As for Clemens, I'm not sure what the word is on when he started using, but it would seem that it was sometime around 1996, because after a few years of decline--appropriate for his age, 33 in '96, his numbers jumped drastically back to his peak level when he went to Toronto in 1997. Like Bonds among position players, Clemens was arguably the best pitcher of his generation, but his late career bump turned him into arguably the greatest pitcher of all time (he's #1 in fWAR at 139.5).

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Caminiti -- he had demons before he had steroid demons -- remember seeing him play that MVP year he had with San Diego --

 

but he was a poster child for steroids -- and something was fishy back then but Bud Selig and everyone looked the other way.

 

I mean Caminiti was a 3B with some pop who turned into a monster --- folks had to know when he was on something.

 

Makes one wonder about other one year wonder stat guys -- Brady Anderson comes to mind.

 

another one year wonder guy from WAY BACK (not sure if they even had or heard of steroids back then) was Davey Johnson -- remember when he hit 42 HRs as a 2B for Atlanta? I don't think he hit 20 in any other single year of his career........He hit 42 -- had to be in the 70's -- probably shortly after they lowered the mound after 1968 when Bob Gibson had a 1.12 ERA and completed something like 30 games -- unheard of today.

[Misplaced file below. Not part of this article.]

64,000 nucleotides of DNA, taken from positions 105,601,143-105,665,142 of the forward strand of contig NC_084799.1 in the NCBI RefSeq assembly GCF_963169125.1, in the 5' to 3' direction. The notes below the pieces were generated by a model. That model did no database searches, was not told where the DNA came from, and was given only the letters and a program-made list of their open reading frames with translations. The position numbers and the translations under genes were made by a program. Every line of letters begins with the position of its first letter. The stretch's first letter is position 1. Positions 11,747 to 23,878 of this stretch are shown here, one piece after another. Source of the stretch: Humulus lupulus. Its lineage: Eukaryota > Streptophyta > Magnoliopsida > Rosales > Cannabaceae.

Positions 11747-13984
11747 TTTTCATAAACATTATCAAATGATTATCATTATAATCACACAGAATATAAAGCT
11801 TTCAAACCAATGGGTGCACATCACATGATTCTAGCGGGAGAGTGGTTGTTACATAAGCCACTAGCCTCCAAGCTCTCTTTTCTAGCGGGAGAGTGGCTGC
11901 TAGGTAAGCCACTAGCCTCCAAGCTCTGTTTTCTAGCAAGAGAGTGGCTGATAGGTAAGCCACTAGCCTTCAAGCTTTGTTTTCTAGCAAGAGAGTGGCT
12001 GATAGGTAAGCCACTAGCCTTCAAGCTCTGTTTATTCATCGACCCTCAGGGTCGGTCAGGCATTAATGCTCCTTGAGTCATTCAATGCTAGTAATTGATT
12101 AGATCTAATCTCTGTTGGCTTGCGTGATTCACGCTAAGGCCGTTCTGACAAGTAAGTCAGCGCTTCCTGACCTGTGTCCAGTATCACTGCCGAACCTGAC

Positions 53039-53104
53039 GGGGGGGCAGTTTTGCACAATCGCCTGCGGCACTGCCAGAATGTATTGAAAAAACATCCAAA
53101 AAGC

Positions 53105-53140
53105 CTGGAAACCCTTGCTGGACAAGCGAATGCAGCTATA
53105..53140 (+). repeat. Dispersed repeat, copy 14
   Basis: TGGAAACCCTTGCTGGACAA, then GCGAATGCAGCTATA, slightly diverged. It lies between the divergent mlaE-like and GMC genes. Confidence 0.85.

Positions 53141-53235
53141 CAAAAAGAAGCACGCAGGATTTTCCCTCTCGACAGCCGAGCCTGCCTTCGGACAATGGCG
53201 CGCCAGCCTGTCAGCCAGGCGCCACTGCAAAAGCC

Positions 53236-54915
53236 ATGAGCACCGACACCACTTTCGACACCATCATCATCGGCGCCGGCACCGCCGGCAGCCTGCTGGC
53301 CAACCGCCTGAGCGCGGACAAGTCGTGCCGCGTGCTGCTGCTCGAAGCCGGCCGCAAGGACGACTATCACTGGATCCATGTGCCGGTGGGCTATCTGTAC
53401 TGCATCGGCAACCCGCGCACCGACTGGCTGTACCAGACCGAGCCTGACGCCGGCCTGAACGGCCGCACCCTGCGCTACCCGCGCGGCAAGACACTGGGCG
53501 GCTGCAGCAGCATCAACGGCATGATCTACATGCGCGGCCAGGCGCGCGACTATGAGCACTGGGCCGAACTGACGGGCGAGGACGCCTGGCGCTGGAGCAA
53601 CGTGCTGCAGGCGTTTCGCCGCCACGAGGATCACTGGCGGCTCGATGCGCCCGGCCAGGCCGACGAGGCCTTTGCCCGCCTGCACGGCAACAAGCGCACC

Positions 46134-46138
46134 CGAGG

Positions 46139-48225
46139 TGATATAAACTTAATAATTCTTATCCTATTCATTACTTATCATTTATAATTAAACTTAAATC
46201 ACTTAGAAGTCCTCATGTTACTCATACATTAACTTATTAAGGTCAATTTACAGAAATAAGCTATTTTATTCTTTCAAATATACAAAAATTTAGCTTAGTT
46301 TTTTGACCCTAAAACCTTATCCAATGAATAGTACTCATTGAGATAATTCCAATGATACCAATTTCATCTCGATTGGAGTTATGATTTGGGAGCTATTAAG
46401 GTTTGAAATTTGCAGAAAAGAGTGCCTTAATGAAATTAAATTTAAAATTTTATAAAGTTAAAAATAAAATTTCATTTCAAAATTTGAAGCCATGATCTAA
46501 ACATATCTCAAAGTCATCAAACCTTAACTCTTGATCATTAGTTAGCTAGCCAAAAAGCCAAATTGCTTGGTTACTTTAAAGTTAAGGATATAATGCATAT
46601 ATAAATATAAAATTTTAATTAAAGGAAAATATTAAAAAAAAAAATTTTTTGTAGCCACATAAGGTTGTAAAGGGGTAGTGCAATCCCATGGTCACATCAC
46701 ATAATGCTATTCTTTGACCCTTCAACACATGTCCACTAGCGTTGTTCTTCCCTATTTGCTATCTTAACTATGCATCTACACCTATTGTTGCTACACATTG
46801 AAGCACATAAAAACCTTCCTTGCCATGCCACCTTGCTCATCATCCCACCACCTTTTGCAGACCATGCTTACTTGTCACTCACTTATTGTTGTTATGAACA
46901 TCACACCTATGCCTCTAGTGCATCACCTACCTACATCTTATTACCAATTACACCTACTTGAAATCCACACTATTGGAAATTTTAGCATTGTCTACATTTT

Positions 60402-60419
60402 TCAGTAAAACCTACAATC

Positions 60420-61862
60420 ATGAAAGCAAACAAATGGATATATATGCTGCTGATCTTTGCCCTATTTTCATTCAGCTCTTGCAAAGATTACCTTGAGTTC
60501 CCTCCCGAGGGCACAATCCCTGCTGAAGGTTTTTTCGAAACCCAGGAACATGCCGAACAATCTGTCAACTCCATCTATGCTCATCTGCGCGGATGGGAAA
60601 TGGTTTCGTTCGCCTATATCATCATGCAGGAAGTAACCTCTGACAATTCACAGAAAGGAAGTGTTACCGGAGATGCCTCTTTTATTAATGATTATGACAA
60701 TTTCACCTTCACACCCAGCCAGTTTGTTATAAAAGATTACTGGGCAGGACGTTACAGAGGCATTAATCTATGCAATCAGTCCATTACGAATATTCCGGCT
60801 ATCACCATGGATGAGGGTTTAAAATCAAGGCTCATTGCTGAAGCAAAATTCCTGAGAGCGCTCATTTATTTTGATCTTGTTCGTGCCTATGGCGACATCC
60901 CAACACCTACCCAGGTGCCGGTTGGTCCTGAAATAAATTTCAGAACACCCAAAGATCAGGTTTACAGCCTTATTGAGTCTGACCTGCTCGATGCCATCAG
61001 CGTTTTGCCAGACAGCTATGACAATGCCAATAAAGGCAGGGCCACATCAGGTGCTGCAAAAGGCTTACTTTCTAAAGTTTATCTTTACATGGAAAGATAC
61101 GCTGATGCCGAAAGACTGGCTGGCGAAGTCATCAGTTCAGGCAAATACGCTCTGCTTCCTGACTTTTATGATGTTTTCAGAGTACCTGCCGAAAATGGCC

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Caminiti -- he had demons before he had steroid demons -- remember seeing him play that MVP year he had with San Diego --

 

but he was a poster child for steroids -- and something was fishy back then but Bud Selig and everyone looked the other way.

 

I mean Caminiti was a 3B with some pop who turned into a monster --- folks had to know when he was on something.

 

Makes one wonder about other one year wonder stat guys -- Brady Anderson comes to mind.

 

another one year wonder guy from WAY BACK (not sure if they even had or heard of steroids back then) was Davey Johnson -- remember when he hit 42 HRs as a 2B for Atlanta? I don't think he hit 20 in any other single year of his career........He hit 42 -- had to be in the 70's -- probably shortly after they lowered the mound after 1968 when Bob Gibson had a 1.12 ERA and completed something like 30 games -- unheard of today.

 

 

i hear your overall point, but i don't think caminiti is a good example of a one year wonder. he was definitely steroid fueled though, but he did it for several years. as much as i really like caminiti the man and the lessons his example can teach us on many different levels, his entire career is tainted. in all fairness his mvp is void.

 

i, like every body else, lived through the steroid era and i was blind to it. i'm self aware of steroids, but it's hard to have clear perspective when you're in the moment and sometimes the moment can last for a long long time.